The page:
Oh, that is probably really helpful to a lot of people.
Yeah, I've had such great feedback. We're starting up our fifth year of the training and it just lights me up, it feels.
Really like a.
Pay it forward energy because I can only see so many people in any given day or week.
Yeah. Yeah. And it's such an important.
Piece of the holistic puzzle is really getting a handle on the epigenetics and how it plays into. I know there's all these other different modalities out there, but and it's really kind of a foundational piece to me.
It's how I see it. Yeah, whether you're working with physical health, relational health. We've got to look at. Where did these thoughts even come from? Why am I showing up this way? Where did this pattern come from? So we can really get a little more spaciousness and.
Freedom around it.
And it you're right in terms of health, your physical health, it, everything starts in your head and when the doctor says it's all in.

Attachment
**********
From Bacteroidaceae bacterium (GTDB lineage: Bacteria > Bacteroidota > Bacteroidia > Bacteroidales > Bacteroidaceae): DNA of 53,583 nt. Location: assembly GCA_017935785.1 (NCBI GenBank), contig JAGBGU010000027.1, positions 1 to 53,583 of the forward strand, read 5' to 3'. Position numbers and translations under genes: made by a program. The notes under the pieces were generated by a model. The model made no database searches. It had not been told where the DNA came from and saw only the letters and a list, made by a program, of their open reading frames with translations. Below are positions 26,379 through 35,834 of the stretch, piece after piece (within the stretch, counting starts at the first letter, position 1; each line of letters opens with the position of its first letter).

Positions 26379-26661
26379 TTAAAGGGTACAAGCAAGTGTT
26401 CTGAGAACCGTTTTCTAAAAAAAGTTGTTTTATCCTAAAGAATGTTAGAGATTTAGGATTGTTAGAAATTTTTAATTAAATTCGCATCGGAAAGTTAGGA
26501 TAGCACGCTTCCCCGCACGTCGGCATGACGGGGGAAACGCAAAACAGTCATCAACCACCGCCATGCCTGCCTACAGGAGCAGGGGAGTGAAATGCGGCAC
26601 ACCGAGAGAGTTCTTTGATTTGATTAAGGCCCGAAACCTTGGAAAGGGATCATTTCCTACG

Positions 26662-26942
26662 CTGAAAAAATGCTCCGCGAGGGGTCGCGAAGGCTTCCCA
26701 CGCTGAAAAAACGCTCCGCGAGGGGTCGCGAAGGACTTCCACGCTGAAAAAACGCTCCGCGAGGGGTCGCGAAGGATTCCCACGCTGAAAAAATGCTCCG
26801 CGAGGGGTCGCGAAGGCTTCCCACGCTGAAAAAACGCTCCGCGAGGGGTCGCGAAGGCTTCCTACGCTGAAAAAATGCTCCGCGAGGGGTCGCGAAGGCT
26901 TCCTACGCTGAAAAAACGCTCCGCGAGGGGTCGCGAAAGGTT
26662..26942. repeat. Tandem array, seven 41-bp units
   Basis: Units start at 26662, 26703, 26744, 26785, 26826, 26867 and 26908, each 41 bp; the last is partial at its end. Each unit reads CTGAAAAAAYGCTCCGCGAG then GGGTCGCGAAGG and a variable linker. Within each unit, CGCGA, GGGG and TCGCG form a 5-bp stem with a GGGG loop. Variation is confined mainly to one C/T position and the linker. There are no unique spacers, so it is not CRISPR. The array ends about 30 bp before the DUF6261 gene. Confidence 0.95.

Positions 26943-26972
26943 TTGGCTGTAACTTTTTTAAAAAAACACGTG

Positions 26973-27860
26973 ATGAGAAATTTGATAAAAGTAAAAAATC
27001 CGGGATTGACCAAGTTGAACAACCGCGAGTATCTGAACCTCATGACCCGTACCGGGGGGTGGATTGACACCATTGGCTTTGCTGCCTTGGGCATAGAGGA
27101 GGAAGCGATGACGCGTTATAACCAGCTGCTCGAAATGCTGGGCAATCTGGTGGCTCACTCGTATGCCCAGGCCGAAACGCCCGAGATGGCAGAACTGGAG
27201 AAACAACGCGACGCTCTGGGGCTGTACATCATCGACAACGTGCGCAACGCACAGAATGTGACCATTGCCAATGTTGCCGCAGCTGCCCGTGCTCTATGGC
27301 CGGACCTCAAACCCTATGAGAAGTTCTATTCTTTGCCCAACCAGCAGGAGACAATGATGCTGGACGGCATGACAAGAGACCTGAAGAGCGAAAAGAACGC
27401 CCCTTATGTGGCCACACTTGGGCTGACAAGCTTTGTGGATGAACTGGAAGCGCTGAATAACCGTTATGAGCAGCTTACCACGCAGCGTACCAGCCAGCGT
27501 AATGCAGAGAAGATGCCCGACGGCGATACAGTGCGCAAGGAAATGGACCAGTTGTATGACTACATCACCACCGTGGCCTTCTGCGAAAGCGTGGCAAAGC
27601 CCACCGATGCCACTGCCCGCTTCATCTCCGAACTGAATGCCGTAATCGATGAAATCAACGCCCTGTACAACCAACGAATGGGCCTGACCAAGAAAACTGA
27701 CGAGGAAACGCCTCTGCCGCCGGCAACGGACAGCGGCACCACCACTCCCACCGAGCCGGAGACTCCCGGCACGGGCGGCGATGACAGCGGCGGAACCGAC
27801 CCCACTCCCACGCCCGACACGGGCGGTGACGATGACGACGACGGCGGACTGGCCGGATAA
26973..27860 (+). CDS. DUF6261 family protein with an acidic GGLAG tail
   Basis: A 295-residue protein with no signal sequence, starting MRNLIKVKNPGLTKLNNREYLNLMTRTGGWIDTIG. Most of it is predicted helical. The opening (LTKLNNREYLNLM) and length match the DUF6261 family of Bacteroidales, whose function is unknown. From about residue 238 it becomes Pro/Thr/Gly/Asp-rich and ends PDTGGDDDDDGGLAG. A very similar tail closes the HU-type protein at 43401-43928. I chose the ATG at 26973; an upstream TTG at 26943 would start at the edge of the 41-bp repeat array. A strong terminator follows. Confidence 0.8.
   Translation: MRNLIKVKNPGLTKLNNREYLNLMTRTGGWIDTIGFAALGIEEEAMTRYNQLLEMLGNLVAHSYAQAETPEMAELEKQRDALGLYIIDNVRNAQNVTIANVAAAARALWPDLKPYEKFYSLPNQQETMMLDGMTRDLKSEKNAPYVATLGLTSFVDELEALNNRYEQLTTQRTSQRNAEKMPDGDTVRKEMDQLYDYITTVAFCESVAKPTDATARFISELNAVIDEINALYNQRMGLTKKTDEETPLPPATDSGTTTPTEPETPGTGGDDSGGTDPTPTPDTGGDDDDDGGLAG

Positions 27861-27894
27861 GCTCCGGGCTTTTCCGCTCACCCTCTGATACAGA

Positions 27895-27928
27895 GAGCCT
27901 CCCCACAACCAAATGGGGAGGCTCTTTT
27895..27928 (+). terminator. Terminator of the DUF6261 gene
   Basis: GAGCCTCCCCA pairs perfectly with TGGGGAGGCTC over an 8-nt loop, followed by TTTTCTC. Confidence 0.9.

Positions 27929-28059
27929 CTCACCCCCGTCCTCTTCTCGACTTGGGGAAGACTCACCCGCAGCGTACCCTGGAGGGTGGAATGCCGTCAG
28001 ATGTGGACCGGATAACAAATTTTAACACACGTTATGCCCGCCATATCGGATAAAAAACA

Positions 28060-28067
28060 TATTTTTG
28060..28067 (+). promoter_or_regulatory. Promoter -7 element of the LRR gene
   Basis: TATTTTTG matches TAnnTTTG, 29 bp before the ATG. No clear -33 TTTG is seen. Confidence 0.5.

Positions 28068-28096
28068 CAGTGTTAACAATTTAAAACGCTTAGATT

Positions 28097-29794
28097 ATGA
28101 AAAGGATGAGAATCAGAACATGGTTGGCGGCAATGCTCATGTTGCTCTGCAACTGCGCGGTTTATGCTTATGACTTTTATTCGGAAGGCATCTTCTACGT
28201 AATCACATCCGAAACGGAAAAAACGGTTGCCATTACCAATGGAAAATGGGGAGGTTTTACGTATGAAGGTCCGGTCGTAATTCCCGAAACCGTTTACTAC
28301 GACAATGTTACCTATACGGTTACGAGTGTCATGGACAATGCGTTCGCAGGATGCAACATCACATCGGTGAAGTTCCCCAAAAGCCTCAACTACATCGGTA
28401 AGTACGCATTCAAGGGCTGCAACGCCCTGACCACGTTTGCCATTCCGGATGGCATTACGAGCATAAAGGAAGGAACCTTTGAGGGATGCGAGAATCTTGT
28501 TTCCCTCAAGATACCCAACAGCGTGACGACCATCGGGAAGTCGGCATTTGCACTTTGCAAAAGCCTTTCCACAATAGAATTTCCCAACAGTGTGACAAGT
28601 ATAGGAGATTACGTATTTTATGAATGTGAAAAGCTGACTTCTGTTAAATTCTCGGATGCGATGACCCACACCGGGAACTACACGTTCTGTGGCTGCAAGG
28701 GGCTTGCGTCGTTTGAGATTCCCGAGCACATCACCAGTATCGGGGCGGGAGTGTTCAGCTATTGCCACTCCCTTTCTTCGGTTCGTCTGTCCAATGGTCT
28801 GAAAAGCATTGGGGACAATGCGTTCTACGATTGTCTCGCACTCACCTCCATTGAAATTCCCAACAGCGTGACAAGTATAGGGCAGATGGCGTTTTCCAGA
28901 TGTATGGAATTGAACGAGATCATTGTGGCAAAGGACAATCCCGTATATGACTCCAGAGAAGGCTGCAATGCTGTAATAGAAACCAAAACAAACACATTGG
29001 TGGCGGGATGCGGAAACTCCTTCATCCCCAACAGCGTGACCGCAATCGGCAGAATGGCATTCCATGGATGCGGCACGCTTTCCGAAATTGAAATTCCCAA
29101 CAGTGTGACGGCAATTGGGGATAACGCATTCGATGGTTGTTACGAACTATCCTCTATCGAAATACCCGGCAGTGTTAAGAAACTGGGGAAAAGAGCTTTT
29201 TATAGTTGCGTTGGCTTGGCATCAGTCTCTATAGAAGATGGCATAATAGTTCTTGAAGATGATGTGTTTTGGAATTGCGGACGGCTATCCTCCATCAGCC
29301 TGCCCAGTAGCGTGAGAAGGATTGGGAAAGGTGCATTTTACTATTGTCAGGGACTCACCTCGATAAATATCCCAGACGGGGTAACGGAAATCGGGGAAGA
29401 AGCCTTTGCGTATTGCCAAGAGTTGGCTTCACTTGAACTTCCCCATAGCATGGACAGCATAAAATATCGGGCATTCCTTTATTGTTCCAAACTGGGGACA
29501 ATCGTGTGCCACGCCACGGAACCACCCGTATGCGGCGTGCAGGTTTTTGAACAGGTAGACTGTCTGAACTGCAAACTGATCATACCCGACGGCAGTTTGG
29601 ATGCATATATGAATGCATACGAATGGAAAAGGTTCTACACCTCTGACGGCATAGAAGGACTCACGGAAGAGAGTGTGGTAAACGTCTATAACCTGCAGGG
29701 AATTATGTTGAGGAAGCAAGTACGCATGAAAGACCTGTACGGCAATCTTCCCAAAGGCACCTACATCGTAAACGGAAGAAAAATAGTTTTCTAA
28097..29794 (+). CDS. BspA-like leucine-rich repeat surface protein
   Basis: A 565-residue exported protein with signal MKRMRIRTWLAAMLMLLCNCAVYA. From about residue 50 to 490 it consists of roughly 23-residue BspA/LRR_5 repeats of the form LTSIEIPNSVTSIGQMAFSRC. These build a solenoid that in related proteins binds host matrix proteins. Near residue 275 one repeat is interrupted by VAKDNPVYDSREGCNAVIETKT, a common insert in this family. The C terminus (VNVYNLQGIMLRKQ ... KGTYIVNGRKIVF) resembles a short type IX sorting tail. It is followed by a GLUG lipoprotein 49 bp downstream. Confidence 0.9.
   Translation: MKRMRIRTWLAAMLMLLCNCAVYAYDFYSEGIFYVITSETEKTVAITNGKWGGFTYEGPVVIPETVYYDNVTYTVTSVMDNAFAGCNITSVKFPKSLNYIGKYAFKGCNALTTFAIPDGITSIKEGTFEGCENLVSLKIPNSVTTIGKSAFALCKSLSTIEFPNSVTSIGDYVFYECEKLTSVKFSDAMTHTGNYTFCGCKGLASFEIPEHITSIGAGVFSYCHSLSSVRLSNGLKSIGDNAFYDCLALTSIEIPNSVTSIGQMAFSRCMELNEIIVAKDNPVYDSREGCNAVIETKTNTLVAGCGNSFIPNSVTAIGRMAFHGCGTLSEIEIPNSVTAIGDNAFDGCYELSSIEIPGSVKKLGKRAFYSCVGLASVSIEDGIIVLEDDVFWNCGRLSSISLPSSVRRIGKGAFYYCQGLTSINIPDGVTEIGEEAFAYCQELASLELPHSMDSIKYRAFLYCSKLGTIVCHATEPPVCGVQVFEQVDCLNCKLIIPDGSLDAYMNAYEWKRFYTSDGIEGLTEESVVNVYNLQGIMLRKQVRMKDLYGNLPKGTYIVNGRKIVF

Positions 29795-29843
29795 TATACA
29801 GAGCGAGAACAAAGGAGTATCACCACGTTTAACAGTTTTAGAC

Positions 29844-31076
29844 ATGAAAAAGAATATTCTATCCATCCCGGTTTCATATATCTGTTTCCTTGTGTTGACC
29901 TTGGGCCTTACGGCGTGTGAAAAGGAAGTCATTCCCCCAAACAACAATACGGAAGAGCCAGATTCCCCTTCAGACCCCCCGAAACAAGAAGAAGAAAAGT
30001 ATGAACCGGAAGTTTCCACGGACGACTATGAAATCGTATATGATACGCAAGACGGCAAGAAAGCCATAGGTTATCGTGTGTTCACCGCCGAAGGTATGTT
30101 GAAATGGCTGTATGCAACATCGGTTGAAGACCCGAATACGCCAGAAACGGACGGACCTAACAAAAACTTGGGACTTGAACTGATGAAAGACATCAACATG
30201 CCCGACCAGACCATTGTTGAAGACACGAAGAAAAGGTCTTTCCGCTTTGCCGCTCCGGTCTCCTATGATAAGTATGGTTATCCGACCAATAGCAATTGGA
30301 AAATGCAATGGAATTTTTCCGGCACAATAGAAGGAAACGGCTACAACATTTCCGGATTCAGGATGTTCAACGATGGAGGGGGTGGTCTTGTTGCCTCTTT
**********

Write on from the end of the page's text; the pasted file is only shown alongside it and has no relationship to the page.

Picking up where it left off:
Your head well.
Often it is.
On your head.
I've always thought that to be such a strange response, of course. And you know what? What are we doing about it? It's affecting my.
Whole body too.
Yeah. And really the whole mind body connection thing is, is relatively new as far as you know people talking about it and recognizing that.
I have a stomach ache. Well, maybe it's more than just a stomach ache. Maybe it's something that you're thinking about. Maybe it's something that happened that you're not processing properly and it's manifesting as your stomach's hurting.
And it could be things that you.
Don't even you're not even aware of that you brought from like another life that has come through all of this.
Generations and now you're. You're manifesting it in your body and it's trying to get the message to your brain to do something about it.
That's right. And what's interesting in medicine, I might mispronounce it, but I believe the body of focus is Psycho Immunology. So this idea that how we're feeling impacts our immune system and how can we study the effects of stress on immune system depression and.
How we are?
Connecting that stomach ache that crops up.